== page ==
Tuesday, October 5, 2010

Moving back into home studio

In mid-August I moved back into my home studio to begin work on an installation in Zephyr Gallery for April 2011. My fellow artist friend, Todd Smith, and I have decided to do a collaborative installation on a sort of post-apocalypic flooding of the Ohio River and the resulting habitat for the remaining humans. Our plan is to use the natural flood line of the building to construct an atmosphere in the bottom of the gallery that is a flooded Ohio River with floating sculptural pieces and strata. The upstairs of the gallery would be transformed into the canopy where human size nests will be created from both natural and left over man-made debris. This is difficult for me to fully explain in writing because sometimes I think so visually that translating what I do in the English language can be difficult for me. Hopefully as I begin to document the process and post more blog pages about it, it will become more clear.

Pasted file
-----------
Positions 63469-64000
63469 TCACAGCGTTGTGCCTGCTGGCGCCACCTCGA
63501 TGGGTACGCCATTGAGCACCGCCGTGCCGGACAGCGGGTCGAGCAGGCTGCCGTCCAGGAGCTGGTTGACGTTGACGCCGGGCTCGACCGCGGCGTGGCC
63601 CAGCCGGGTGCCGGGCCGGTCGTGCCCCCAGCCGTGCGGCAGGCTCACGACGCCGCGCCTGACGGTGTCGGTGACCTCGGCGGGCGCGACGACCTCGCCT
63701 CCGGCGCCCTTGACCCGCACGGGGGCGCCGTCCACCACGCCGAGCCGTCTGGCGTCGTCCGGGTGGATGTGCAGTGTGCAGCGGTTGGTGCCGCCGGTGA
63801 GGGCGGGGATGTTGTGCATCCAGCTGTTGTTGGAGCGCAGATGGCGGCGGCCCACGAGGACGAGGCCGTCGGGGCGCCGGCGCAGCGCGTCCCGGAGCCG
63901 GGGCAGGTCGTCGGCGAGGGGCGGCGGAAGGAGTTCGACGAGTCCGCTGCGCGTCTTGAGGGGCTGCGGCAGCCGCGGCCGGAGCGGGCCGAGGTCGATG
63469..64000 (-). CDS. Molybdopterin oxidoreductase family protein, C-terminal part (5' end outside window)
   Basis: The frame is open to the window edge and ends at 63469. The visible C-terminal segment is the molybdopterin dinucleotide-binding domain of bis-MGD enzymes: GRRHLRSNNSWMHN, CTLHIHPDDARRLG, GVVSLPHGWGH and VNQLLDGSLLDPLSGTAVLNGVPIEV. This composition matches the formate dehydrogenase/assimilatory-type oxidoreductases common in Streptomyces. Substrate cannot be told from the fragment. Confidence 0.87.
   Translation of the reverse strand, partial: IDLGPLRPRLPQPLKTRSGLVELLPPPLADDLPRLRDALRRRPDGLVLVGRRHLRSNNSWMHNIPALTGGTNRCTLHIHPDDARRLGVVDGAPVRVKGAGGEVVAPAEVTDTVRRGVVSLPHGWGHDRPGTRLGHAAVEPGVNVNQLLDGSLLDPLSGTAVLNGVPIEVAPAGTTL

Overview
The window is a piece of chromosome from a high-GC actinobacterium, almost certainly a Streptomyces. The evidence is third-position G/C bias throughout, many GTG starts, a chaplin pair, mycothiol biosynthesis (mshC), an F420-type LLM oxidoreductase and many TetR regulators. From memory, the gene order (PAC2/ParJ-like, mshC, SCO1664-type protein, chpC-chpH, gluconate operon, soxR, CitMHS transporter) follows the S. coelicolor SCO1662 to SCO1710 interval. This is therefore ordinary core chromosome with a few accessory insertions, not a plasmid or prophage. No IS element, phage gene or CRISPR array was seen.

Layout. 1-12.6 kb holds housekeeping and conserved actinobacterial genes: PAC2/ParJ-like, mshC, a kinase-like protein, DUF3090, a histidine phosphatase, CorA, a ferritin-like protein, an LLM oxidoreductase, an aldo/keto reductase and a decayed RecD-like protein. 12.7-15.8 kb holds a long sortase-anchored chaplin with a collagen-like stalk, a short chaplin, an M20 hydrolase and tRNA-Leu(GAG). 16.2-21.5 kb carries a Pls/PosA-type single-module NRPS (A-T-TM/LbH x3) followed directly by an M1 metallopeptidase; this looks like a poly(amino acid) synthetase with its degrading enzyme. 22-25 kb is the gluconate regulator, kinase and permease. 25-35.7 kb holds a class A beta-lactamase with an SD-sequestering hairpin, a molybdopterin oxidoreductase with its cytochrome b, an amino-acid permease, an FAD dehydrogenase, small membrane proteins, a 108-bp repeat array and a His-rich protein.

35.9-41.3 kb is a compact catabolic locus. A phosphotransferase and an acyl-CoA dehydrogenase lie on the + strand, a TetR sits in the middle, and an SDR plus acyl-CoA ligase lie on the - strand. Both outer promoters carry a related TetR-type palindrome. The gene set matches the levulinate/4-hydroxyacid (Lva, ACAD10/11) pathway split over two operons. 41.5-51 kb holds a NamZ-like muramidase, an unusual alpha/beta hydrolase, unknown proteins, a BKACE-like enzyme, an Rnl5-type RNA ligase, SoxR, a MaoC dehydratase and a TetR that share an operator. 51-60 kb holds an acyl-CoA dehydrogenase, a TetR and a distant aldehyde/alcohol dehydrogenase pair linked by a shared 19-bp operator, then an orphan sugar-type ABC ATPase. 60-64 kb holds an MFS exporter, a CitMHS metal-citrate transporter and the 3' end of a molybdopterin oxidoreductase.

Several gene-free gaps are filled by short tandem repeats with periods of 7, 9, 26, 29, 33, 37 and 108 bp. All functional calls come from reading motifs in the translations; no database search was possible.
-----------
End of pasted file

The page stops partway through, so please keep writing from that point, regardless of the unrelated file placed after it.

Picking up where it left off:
These are strips of cotton dyed muslin hanging on my clothes line to dry and later be tied to 1"x2"x8' wood strips for installation.
Because I need most of my studio for the installation, I've had to begin a new process of organization for my materials. Like other installation artists, I can not survive on creating installation art alone. I also create smaller works and teach, so I've got to have a studio that can accomodate my various needs. Very Challenging. And the picture above represents how condensed I've started to become with my supplies.
As you can probably see from this photo, my studio is inside of a garage that also has to hold sculptures and costumes from past shows as well as a bike and a lawn mower.

This is my first attempt at laying out the installation I began in my studio at the Kentucky Museum of Art and Craft. I'm sure this will change many more times over the next few posts as my process moves forward.

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